News From Terre Haute, Indiana

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November 5, 2013

Fuqua charity auction supports two causes

TERRE HAUTE — Fuqua Elementary is gearing up for its sixth annual charity auction to raise money for two important causes, the Vigo County School Corp. backpack program and Wabash Valley Goodwill Industries.

The event is Tuesday at the school, 1111 Wheeler Ave. The doors open at 5:30 p.m., the silent auction is from 6 to 6:45 p.m. and the live auction is at 7 p.m.

Last year, the event raised $10,000 and this year’s goal is to exceed that, said Julie Bender, fifth-grade teacher who has organized the event each year. She began preparing for this year’s event in July.

Among the auction items are Colts football tickets for the Dec. 29 game, a 32-inch flat screen TV, autographed Steve Weatherford memorabilia, a football signed by Andrew Luck, a camera, iPad, an American Girl Doll, a year’s family membership to the Terre Haute Children’s Museum, themed baskets and packages and much more.

The event has several sponsors and donors. “The community has really supported it,” Bender said.

Other school staff assist, and Bender’s students distribute fliers about the auction.

“We’ve had a lot of discussions about why Fuqua does it,” she said. She tells her students, “The community is so good to us that it’s our job to give back to the community any way that we can.”

The VCSC backpack program sends food home with needy students on weekends, and at Fuqua, “We pass out 35 to 40 bags each Friday,” she said. Every VCSC school participates in the program.

“That’s a lot of food to supply,” Bender said.

A few weeks ago, one of her students had to leave school early on Friday for an appointment. He asked her, “I’ll still get my bag, won’t I?” That’s how important the backpack program is to students in need, she said.

The backpack program was started at Terre Haute North Vigo High School by Susan Eisman, media specialist. In fall 2012, the program was expanded corporation wide under Superintendent Dan Tanoos.

Last year, the average weekly request corporation-wide was for 600 students. The cost that year was more than $60,000. All support must come from donations of money or supplies.

“The reality for many children, regardless of their age, is that schools provide their only source of food,” Eisman said. “They worry all week about having food each and every weekend. Instead of focusing on school work or being able to enjoy time away from classes, many focus on the fact that they will miss seven meals in a row.”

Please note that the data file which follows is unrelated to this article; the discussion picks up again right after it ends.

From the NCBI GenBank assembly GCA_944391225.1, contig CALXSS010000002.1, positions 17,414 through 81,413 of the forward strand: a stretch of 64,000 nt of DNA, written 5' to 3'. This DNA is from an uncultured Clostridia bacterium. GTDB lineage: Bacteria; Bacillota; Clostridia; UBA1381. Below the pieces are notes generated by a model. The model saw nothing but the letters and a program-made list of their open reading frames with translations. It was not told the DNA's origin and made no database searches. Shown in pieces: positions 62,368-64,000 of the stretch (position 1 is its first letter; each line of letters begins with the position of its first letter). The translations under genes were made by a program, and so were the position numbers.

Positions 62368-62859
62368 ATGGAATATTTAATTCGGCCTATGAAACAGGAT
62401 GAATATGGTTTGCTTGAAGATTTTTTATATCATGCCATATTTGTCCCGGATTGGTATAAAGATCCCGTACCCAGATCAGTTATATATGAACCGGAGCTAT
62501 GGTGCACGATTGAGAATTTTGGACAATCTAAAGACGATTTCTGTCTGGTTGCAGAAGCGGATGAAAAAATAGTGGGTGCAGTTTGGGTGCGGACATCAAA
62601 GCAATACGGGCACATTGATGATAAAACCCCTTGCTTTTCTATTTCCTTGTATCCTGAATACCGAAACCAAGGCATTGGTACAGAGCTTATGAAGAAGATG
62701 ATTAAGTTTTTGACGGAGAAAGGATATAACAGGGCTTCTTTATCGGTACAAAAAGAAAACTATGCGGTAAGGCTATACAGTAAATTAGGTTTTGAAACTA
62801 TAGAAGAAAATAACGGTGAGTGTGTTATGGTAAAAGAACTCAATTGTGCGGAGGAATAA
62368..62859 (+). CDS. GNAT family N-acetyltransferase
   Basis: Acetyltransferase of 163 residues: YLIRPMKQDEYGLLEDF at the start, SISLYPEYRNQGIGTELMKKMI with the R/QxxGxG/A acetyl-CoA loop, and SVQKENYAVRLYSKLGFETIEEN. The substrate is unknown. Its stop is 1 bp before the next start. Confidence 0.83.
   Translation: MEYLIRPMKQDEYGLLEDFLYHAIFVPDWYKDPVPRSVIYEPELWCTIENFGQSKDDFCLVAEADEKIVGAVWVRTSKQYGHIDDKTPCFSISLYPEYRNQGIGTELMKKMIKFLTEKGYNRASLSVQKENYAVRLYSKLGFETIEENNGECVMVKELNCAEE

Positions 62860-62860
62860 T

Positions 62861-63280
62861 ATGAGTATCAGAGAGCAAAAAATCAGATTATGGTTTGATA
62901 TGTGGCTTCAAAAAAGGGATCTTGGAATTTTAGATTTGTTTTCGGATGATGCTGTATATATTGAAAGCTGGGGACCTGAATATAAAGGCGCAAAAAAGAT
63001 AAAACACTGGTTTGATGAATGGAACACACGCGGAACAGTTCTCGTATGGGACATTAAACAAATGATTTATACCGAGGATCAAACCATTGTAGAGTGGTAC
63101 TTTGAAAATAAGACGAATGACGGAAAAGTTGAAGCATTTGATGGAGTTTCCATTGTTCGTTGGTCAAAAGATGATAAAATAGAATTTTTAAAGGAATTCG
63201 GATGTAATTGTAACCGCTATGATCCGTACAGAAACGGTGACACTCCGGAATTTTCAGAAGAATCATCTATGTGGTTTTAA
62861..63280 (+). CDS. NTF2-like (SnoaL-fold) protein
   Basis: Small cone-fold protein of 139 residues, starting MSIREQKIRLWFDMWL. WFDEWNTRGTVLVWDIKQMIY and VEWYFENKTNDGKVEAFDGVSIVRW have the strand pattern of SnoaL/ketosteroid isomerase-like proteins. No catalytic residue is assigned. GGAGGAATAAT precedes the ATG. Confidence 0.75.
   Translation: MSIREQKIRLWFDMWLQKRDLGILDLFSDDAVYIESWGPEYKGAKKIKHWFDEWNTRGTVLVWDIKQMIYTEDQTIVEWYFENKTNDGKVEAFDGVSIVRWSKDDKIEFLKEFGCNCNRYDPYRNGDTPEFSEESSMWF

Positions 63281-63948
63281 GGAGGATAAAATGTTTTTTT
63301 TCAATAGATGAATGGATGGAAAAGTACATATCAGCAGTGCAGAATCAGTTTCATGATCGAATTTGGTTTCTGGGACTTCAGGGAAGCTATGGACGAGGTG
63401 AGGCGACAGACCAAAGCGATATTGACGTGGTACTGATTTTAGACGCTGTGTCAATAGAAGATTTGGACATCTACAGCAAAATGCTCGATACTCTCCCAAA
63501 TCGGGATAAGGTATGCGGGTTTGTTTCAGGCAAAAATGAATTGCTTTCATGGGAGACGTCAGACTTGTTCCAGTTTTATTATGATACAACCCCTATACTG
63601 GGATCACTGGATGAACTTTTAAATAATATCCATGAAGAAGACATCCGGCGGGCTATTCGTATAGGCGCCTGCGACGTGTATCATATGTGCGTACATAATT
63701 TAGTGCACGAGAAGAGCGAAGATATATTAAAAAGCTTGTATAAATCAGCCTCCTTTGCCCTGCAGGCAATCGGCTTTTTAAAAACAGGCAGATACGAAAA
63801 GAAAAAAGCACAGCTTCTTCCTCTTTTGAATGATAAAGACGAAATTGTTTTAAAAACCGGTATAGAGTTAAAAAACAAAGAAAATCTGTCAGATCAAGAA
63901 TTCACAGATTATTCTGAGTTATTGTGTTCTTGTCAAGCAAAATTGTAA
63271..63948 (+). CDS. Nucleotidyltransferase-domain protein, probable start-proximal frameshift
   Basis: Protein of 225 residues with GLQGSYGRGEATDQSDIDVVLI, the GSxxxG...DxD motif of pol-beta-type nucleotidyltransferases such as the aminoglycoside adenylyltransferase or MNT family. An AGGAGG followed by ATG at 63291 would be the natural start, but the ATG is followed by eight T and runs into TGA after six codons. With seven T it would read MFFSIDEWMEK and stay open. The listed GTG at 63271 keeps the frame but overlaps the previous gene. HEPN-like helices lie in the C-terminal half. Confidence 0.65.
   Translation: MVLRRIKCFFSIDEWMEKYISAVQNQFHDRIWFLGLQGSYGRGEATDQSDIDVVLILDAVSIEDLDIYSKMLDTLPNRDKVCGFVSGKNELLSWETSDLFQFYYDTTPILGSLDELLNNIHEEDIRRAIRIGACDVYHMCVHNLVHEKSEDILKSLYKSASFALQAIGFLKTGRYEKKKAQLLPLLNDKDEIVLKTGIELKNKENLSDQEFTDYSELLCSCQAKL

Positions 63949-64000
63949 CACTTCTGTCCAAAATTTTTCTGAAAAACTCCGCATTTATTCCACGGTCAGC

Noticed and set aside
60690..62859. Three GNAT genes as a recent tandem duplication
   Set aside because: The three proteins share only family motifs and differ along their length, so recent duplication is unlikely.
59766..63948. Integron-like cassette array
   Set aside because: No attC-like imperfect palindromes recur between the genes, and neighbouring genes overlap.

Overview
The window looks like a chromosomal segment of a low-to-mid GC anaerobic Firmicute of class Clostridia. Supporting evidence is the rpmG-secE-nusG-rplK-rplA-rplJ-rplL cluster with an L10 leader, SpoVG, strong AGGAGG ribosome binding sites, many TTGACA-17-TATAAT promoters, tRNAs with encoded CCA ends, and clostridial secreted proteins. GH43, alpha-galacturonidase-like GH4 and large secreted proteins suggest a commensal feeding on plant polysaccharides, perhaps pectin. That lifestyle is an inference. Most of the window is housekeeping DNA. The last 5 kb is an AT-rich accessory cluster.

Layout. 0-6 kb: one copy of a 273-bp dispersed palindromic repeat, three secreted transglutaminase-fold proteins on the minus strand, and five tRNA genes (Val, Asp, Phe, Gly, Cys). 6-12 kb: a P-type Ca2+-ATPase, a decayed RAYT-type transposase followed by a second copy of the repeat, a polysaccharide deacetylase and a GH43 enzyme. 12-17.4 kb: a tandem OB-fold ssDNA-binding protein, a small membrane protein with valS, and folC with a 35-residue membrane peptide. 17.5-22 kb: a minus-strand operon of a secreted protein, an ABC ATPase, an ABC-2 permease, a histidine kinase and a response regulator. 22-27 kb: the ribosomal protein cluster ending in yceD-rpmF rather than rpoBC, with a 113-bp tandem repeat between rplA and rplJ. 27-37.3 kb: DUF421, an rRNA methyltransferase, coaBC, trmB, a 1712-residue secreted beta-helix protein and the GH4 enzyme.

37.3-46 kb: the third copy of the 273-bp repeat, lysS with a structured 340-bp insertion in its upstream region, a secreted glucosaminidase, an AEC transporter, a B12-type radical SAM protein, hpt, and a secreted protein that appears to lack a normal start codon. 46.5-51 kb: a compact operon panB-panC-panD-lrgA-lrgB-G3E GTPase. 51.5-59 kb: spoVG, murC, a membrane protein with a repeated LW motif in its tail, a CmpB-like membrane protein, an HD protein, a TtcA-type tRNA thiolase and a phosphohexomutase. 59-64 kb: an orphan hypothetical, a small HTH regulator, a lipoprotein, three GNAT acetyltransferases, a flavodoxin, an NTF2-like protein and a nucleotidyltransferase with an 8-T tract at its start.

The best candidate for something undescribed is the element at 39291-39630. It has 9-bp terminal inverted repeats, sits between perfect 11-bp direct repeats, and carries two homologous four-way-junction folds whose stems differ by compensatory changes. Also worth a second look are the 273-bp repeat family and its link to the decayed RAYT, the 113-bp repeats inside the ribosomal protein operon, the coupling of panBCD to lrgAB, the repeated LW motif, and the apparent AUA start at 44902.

The backpack program moves them from a position of fear to one of hope, Eisman said. “After a few weeks, you can see the change on their faces.”

Tom Lentes, the district’s director of food services, said the backpack program “is desperately needed.”

At some of the inner-city, higher-poverty schools, “We can tell the kids who are hungry,” Lentes said. They eat everything on their trays. At schools where there is less poverty, children are a little more selective about what they eat.

Because of the high cost of the backpack program last year, the menu has been scaled back somewhat and now includes such things as a jar of peanut butter, saltine crackers, a can of sausages and applesauce, Lentes said.

The Fuqua fundraiser will go a long way to help needy children have food to eat each weekend, he said. “We hope with fundraising, we can offer kids a little bit more,” Lentes said.

Goodwill Industries, another beneficiary of the Fuqua auction, hopes to use funds to upgrade computer equipment in its free labs that are used by the public.

“Certainly, Goodwill Industries exists on donations,” said Bill Tennis, executive director of Wabash Valley Goodwill Industries.

Each year, the school district raises money for worthy causes, and this year’s beneficiaries are the backpack program and Goodwill Industries.

At Tuesday’s fundraising event, pizza, hot dogs, desserts and drinks will be available for purchase, Bender said. The event will take place in the new gym.

She is still accepting donations of money or items for the fundraising event. Bender can be contacted at the school by calling 462-4304.

Sue Loughlin can be reached at (812) 231-4235 or sue.loughlin@tribstar.com.

 

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